Argued: January 31, 2019
from the United States District Court for the Western
District of North Carolina, at Statesville. Richard L.
Voorhees, Senior District Judge. (5:16-cr-00065-RLV-DCK-1)
Jason Foster, LAW OFFICE OF RICK FOSTER, Asheville, North
Carolina, for Appellant.
Elizabeth Ray, OFFICE OF THE UNITED STATES ATTORNEY,
Asheville, North Carolina, for Appellee.
Andrew Murray, United States Attorney, OFFICE OF THE UNITED
STATES ATTORNEY, Charlotte, North Carolina, for Appellee.
WILKINSON, NIEMEYER, and KING, Circuit Judges.
NIEMEYER, CIRCUIT JUDGE:
his conviction for distribution of over 50 grams of
methamphetamine, in violation of 21 U.S.C. §§
841(a)(1) and 841(b)(1)(A), Joseph Davis contends that the
district court erred (1) in admitting an out-of-court
statement that a confidential informant made about having
purchased drugs from Davis prior to the relevant
investigation; (2) in failing to require adequate
authentication of an officer's photographs of the
informant's cellphone screen as she purportedly texted
Davis in preparation for a controlled buy; and (3) in
admitting a recording of a telephone conversation between the
informant and Davis, authenticated by an officer's
identification of Davis's voice. Davis also contends that
the district court erred in failing to explain its use of
coconspirator testimony to find drug quantities for
sentencing purposes after the jury had acquitted Davis on a
charged conspiracy count.
reasons that follow, we conclude that the district court did
not abuse its discretion in its admission of the challenged
evidence. We also conclude that Davis's sentence was not
procedurally unreasonable. The district court adequately
explained its decision to credit the testimony of Davis's
coconspirators about drug quantities despite the acquittal on
the conspiracy count. Accordingly, we affirm.
was indicted in four counts with methamphetamine trafficking
and related violations in Charlotte, North Carolina, during
the period from 2014 to 2016. Count I alleged that Davis
participated in a conspiracy to distribute 50 grams or more
of methamphetamine and 500 grams or more of a substance
containing methamphetamine, in violation of 21 U.S.C.
§§ 841(a)(1), 841(b)(1)(A), and 846. Count II
charged Davis with possession of a firearm in furtherance of
the conspiracy, in violation of 18 U.S.C. § 924(c).
Count III alleged that Davis distributed 50 grams or more of
methamphetamine on or about October 12, 2016, in violation of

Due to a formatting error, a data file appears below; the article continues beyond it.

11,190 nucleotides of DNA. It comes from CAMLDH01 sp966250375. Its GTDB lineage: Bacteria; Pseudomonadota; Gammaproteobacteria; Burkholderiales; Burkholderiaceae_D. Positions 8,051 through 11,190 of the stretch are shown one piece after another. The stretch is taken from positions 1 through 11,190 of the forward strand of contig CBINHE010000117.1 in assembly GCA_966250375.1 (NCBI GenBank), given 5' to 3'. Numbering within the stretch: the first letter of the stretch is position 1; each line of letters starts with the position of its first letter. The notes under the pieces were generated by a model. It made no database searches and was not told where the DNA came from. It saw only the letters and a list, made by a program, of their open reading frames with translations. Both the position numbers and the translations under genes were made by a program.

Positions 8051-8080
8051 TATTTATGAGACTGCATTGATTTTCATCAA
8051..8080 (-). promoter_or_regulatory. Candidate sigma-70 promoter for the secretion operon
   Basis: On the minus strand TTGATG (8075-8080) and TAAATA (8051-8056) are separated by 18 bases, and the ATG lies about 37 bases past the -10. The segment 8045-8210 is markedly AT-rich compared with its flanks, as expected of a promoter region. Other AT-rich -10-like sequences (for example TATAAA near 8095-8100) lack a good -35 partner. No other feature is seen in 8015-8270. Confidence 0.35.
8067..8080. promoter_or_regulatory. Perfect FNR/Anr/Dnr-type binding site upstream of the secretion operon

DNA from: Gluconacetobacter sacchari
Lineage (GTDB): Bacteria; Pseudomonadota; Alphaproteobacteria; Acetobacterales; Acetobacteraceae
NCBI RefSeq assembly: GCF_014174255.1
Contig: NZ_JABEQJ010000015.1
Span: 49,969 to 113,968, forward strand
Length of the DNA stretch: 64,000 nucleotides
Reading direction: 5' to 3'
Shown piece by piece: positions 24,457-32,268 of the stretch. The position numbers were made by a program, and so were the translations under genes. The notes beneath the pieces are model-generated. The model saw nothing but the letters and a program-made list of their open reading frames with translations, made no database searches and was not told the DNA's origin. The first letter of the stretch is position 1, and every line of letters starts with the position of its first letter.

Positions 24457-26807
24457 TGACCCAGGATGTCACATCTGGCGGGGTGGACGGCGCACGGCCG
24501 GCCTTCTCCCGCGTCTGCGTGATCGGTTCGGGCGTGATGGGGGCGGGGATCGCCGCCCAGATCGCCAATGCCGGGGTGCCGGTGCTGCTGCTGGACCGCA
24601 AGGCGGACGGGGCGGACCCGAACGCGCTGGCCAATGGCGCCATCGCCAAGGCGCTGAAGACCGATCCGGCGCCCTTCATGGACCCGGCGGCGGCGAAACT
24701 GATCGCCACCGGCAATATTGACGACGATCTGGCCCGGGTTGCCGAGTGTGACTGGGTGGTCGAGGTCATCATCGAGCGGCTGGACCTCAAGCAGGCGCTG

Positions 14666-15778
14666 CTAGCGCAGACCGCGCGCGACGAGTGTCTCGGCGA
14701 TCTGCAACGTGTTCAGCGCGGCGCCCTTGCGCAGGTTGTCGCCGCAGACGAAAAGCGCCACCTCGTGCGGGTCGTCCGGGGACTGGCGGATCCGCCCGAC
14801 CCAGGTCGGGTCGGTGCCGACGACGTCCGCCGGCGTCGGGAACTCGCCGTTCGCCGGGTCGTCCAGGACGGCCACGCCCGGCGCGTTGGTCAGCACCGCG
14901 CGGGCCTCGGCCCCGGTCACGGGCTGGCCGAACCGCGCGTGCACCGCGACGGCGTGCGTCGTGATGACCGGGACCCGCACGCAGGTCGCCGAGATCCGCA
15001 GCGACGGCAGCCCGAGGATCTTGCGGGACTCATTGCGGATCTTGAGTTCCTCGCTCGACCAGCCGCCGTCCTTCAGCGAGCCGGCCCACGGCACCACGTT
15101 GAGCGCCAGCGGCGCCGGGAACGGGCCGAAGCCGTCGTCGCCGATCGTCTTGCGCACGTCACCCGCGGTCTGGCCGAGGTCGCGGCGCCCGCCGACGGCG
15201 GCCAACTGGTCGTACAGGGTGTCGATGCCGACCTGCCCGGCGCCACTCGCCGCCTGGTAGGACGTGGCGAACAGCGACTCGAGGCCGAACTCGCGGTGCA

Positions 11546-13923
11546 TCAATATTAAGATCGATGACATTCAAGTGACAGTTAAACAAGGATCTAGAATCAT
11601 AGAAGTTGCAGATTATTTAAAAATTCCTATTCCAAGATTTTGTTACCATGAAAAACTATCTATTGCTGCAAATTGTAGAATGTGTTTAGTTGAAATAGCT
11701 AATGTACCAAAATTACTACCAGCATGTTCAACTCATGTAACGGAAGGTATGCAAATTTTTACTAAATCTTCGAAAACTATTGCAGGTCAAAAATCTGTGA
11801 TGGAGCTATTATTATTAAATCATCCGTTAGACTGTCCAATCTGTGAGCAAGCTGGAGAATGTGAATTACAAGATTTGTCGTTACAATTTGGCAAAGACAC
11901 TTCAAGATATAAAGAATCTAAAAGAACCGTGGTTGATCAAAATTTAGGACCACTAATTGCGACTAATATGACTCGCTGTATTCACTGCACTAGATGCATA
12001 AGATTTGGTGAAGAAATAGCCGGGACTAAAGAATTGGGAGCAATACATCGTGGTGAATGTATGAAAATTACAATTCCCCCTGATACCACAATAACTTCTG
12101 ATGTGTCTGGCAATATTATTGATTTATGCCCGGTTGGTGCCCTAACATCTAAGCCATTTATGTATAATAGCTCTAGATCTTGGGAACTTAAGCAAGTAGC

21 U.S.C. §§ 841(a)(1) and 841(b)(1)(A). And Count
IV charged Davis with possession of a firearm by a felon, in
violation of 18 U.S.C. § 922(g)(1).
trial, the government offered evidence of an alleged
conspiracy in which Reggie Shaw supplied Davis with
substantial amounts of methamphetamine to sell to Roderick
Roberts and Tangie Carroll. It also offered evidence of a
controlled buy on or about October 12, 2016, in which Davis
sold a confidential informant (hereafter "the
Informant"), 54 grams of pure methamphetamine. That
transaction took place at a mailbox cluster for the apartment
complex where Davis lived and was witnessed by an undercover
officer. Finally, the government offered evidence of
Davis's illegal possession of firearms.
jury found Davis not guilty on Counts I and II, which charged
Davis with conspiracy to traffic in methamphetamine and
possession of a firearm in furtherance of that conspiracy,
but found him guilty of distributing 50 grams or more of
methamphetamine on or about October 12, 2016, and possession
of a firearm by a felon.
district court imposed a downward-variance sentence of 260
months' imprisonment, after calculating an advisory
Guidelines range of 360 months' to life imprisonment. In
determining the offense level, the court affirmed the
presentence report's determination that Davis was
responsible for 4.5 kilograms or more of methamphetamine
based on the testimony given at trial by Davis's alleged
coconspirators, Shaw and Carroll. Based on the jury's
acquittal on the conspiracy count, Davis objected to the
district court's use of the coconspirators' testimony
to determine drug quantities. The district court overruled
the objection, finding that the alleged coconspirators
testified "convincingly" as to drug amounts.
filed this appeal challenging his conviction, based on the
allegedly erroneous evidentiary determinations, and his
sentence, based on the court's purported failure to
explain why it relied on acquitted conduct.
his conviction, Davis contends that the district court erred
in admitting three items of evidence during trial: (1) the
testimony of Officer Jeff Jenkins explaining that he enlisted
the Informant to participate in a controlled buy because she
told him that she had purchased methamphetamine from Davis;
(2) photographs that Officer Jenkins took of the
Informant's cellphone screen as she was purportedly
texting with Davis; and (3) a recording of a telephone call
between the Informant and a man whom Officer Jenkins
identified as ...